On June 14, 1909, Pullman-area residents, the Daughters of the American Revolution (D.A.R.), and the Sons of the American Revolution (S.A.R.) bring a patriotic air to the Alaska-Yukon-Pacific (A-Y-P) Exposition as they celebrate Flag Day at their Special Day at the exposition. The exposition took place on the University of Washington campus in Seattle between June 1 and October 16, 1909, and every day (except Sundays) was designated as a Special Day for one or more groups. Special Days drew people involved in the featured organizations and the resulting programs, lectures, ceremonies, parades, and athletic competitions gave local people a reason to visit again and again. On this Special Day, Washington State College (now Washington State University) cadets parade the "Largest Flag in the World," sewn by Pullman resident Pauline Mitchell (1886-1967). The D.A.R. unveils a statue cast in bronze of George Washington by Lorado Zadoc Taft (1860-1936) commissioned for the exposition and the university. And finally the huge flag is hoisted up a 186-foot flagpole that the S.A.R. had erected in the center of Dome Circle.
Pull for Pullman
The flag measured 110 feet long by 39 feet wide, barely fitting down the streets of Seattle as it led a procession of Pullman-area residents parading and carrying banners promoting their communities in the Palouse hills. Many of the participants wore badges reading "Pull for Pullman, Home of the Washington State College."
Later in the day, the parade continued at the A-Y-P grounds and included more people from the Palouse region, a delegation of professors from the state college, a military band, and a float. The cadets camped on the grounds of the fair for the next 10 days side-by-side with the University of Idaho cadets, leading to friendly rivalry between the two.
UW's George Washington Statue
At the unveiling of the George Washington statue sculpted by Lorado Zadoc Taft and cast in bronze, the D.A.R. led an elaborate program just inside the main gate of the A-Y-P. Professor Edmond S. Meany (1862-1935), who had worked with the D.A.R. on the statue project, gave a speech titled "Life of Washington." Eliza Ferry Leary (1851-1935) presented the statue on behalf of the D.A.R. J. W. Slayden presented it on behalf of the Washington State Legislature, which had helped with funding. George E. Dickson presented it on behalf of the Washington State Commission of the Alaska-Yukon-Pacific Exposition, which had also been involved.
Just two dignitaries accepted the statue, Acting Governor Marion E. Hay (1865-1933) for the state of Washington, and Thomas F. Kane (1863-1938), for the university. Four-year-old Eleanor Washington Caldwell, George Washington’s great grandniece, unveiled the statue. This was followed by a benediction by the Right Reverend F. W. Keator, of Olympia.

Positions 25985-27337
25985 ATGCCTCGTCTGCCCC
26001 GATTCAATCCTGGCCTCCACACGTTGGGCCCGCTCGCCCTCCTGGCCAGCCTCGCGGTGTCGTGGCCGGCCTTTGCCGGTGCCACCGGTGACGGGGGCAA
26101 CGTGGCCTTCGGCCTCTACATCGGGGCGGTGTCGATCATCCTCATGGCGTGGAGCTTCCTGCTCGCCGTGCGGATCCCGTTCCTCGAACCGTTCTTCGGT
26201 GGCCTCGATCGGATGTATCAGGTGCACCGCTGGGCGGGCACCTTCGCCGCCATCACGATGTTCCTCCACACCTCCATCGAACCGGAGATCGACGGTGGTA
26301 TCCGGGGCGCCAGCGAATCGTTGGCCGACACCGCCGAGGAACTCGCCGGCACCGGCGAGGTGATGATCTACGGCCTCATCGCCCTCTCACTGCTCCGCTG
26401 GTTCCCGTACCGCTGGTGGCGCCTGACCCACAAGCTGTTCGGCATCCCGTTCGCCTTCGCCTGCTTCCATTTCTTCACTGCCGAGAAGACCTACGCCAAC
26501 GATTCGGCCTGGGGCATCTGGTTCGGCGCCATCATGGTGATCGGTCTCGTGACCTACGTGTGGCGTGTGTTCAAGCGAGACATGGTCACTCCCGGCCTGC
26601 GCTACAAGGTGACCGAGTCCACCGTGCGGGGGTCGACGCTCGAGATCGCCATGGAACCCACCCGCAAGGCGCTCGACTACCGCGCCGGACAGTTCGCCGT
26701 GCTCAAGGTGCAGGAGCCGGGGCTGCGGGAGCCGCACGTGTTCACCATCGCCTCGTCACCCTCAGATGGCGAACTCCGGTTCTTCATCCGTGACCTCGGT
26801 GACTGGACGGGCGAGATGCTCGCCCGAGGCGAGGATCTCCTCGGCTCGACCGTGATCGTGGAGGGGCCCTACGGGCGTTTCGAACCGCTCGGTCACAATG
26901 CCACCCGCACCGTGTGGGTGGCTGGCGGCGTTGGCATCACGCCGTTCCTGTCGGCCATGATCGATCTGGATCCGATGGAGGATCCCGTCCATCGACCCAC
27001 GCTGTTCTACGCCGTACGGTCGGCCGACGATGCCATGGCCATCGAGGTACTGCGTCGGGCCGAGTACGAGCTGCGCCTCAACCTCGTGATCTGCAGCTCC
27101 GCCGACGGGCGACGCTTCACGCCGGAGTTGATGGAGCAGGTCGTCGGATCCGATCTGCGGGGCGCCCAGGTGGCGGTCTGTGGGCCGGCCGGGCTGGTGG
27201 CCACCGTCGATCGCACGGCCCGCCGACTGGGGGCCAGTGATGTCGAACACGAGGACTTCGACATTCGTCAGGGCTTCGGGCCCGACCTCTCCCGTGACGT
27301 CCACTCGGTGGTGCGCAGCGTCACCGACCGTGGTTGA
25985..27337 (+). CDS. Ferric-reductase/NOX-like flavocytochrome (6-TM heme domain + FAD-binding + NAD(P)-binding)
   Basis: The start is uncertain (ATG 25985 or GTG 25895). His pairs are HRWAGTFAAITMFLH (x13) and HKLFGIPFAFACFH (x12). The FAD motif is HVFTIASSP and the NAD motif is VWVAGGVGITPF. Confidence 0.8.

J. J. Jusserand, Ambassador from France, gave an impromptu speech about the long friendship of the United States and France. The crowd rose to its feet as the band played the "La Marseillesaise" in his honor.
After the exposition, Mrs. Bowden, a D.A.R. member, traveled to Europe and noticed the practice of laying flowers at the base of statues to commemorate historic days. She recommended that they do the same for the Washington statue and the D.A.R. has done so every year since on President’s Day.
Over the years participation by additional groups has augmented the ceremonies. The University of Washington Reserve Officers Training Corps, the University of Washington Band, local Boys Scouts and Camp Fire girls, and foreign consuls have all contributed to the festivities. In 1932, in conjunction with the bicentennial of Washington’s birth, the D.A.R. organized the planting of the International Grove of trees where Allen Library stands today. Thirty-two consuls planted trees native to their home countries in a gesture of goodwill and cooperation.
Some time later, when the University of Washington reconfigured the west campus gate, the George Washington statue moved one block north to its present location near the Henry Art Gallery.
The Sons of the American Revolution capped off the day’s activities with a flag ceremony in the evening at the pole they had donated to the exposition. "To the strain of patriotic music," the S.A.R. hoisted the flag on the 186-foot pole in the center of the Dome Circle. A girls’ chorus sang to the accompaniment of the Third Infantry band.
At the time of the American Revolution, the pole, cut in Eagle Gorge in King County (by a firm based in Buckley, Pierce County), was "just a sapling growing in an unknown wilderness." The Seattle Post-Intelligencer took special pride in pointing out that this pole stole the world’s record from the flagpole at the Lewis and Clark Exposition held in Portland in 1905. It was so tall that it required five flat railroad cars to transport it to the exposition grounds. Professor Edmond S. Meany accepted the flagpole on behalf of the university, saying, "I hope that it will long be treasured and be an inspiration to patriotism" ("Tall Flag Staff Given to University").